Doctor insights on:
Pregnancy Complications Pulmonary Embolus
Definitely can be!: More people die each year from Pulmonary embolism (PE) than highway fatalities, breast cancer & AIDS combine. PE causes or contributes to 15% of all hospital deaths. Due to pulmonary arterial obstruction, PE can result in acute right ventricular failure, a life-threatening condition.Since most patients tend to die within the first hrs of presentation, early diagnosis & treatment can be life saving ...Read moreSee 1 more doctor answer
When your due date arrives, you will be more than ready to have your baby! Most women deliver the baby somewhere between 37 and 42 weeks. According to the American College of Obstetricians and Gynecologists, only 5% of babies arrive on the exact due date. Approximately 7% of babies are not delivered by 42 weeks, and when that happens, it is referred to ...Read more
Maybe Many or none: If the clot is big, sudden shortness of beath, chest pain, rapid breathing/heart rate, dizziness/weakness, fatigue, heart failure, blue/cyanotic lips/fingers/toes etc... Some people suffer from chronic embolism--small/tiny clots which may not cause much symptoms at all, but over time can cause more damage. So, if you have trouble wtih DVT etc..Take your meds and follow doc regularly. Good luck. ...Read more
Yes: I'll presume the three are causally related. The heart defect is likely on the tricuspid valve or a septal division of the heart leading blood from the right side of the heart to the lungs. A damaged valve causes turbulent flow and is prone to allow bacteria to settle on valve causing infection-endocarditis. When this growth gets loose, a piece may end up in lung-embolism. Yes, this may recur. ...Read moreSee 1 more doctor answer
Depends: Depends on the amount of clot that travels to the lungs, underlying heart and lung conditions, and concurrent illnesses. Massive pulmonary emboli associated with low blood pressure, right heart failure, severe hypoxia and pulmonary hypertension are more likely to cause death. Also if pulmonary emboli occurs as a complication of another illness are more deadly. ...Read moreSee 4 more doctor answers
See below: Many things including having had a previous deep venous thrombosis or pulmonary embolism, having a genetic predisposition or family history, smoking, birth control medication, autoimmune diseases such as lupus and prolonged immobilization including travel or bed rest, to name a few. ...Read moreSee 1 more doctor answer
Yes: Newer guidelines from accp recommend long term blood thinning. Also the primary cause may be determined and this will increase your risk for them to return. Some patients require filter to be placed in the lower veins to prevent clot from reaching the lungs. Again risk factors must be determined. ...Read more
No: I'm guessing that you mean a heart that lays low in the chest. This would not cause pulmonary embolism; in fact the position of the heart would have no effect on pulmonary embolism, which is caused by clots in veins (usually in the legs or pelvis) breaking loose and traveling to the lung. ...Read moreSee 1 more doctor answer
No: No, it can't. The homeopathic diet aid you're referring to isn't the full strength hormone, it's much less than 1/1, 000 of the normal dose. The only way there would be a concern about DVT or pe would be a rather rare occurrence of clotting and that typically only happens when you get larger doses that react adversely with your hormones as reported at http://www.Drugs.Com/hcg.Html. ...Read more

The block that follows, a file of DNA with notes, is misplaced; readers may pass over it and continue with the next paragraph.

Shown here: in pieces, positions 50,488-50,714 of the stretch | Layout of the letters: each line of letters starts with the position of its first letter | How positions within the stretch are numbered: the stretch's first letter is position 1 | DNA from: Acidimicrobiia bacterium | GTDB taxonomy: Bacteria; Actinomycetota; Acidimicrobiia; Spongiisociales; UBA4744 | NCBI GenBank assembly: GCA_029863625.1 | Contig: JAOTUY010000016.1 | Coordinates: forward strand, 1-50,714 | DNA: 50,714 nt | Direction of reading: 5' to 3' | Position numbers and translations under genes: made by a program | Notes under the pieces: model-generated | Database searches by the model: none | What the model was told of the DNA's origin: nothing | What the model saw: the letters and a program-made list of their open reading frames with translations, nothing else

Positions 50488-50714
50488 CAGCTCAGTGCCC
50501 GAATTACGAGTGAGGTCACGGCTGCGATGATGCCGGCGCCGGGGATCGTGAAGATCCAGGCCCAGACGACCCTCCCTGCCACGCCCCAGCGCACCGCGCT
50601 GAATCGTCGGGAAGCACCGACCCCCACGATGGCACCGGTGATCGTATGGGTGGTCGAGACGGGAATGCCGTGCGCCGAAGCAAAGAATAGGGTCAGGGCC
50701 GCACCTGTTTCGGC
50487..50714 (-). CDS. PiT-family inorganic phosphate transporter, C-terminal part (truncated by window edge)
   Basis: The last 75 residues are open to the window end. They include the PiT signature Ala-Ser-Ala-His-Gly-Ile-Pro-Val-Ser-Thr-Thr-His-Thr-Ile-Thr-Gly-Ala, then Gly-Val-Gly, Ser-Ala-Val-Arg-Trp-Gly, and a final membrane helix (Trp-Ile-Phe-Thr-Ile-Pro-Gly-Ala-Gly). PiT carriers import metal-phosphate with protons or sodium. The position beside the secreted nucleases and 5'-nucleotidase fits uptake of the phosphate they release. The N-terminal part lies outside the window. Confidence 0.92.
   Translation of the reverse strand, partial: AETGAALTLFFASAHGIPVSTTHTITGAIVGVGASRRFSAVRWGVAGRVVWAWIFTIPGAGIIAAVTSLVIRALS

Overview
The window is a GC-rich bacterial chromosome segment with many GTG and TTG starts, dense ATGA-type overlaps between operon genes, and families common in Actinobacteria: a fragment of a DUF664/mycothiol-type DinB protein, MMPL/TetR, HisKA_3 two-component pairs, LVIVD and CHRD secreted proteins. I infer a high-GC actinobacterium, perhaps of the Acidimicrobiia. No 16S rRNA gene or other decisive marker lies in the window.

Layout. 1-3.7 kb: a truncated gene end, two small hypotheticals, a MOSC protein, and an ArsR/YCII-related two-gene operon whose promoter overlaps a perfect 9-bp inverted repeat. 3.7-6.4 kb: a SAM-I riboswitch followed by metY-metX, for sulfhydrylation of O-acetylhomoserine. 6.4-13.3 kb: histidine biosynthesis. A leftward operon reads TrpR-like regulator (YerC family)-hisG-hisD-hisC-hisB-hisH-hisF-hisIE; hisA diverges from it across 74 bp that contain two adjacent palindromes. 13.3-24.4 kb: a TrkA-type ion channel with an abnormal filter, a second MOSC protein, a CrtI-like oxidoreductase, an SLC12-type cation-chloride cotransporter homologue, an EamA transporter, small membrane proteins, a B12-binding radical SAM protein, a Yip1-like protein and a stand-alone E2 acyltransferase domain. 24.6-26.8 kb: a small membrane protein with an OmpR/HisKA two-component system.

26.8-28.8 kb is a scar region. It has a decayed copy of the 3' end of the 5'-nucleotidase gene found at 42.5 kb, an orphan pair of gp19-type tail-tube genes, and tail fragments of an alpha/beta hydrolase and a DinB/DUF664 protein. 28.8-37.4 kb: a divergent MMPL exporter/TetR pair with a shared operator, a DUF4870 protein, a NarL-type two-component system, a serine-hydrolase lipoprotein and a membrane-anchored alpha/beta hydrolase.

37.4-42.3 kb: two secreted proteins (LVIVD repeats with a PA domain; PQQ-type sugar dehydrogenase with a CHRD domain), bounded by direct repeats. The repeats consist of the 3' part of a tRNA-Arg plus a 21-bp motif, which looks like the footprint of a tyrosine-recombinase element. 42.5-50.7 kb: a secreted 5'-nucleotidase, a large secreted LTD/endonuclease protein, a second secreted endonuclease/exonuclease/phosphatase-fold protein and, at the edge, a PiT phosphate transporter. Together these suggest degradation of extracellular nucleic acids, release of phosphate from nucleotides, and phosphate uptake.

Many: There are many who have survived and have done well with anticoagulation or filter use to prevent further enlarging pe. ...Read more
66yr/ m congestive heart failure, stroke, pulmonary embolism, then 2nd massive hemorrhagic stroke, surgery to repair, fell into coma. prognosis?
Slightly increased : No conclusive data yet, but may slightly elevate the risk. We know from the LITE study that mildly decreased kidney function was associated with a 1.3-fold increased risk of VTE, but this wasn't independent of cardiovascular risk factor levels. Also microalbuminuria is independently associated with increased VTE risk in large cohorts with near two-fold increased risk. ...Read moreSee 1 more doctor answer
Depends...: It depends on the etiology of the pulmonary embolism as well as the size of the pe. There is a disease called chronic thromboembolic disease and patients with this have recurrent blood clots. There are also congenital clotting defects which lead to recurrent clots. If a large pe occurs, there can be chronic sequelae. There is treatment available once a diagnosis like this is made. ...Read moreSee 3 more doctor answers
Blood clot: A pulmonary embolism is the result of a blood clot travelling to your lungs. The blood clot (referred to usually as a DVT) is usually found in the veins in one or both of your legs. This breaks loose and travels up through the IVC to the heart and then to your lungs. ...Read moreSee 2 more doctor answers
Usually a blood clot that migrates from one area of the body to another. Most commonly a clot from a leg vein to the lung . It can also pertain to a clot, or atheromatous material that moves from one segment to another, such as cholesterol material in a carotid lesion moving into the ...Read more
- Talk to a doctor live online for free
- Is palpitations a symptom of pulmonary embolus?
- Is fever a symptom of pulmonary embolus?
- Symptoms of a pulmonary embolus
- Ask a doctor a question free online
- Is chest pain a symptom of pulmonary embolus?
- Is difficulty breathing a symptom of pulmonary embolus?
- Is leg cramps a symptom of pulmonary embolus?
- Sickle cell trait pulmonary embolus
- Talk to a pulmonologist online for free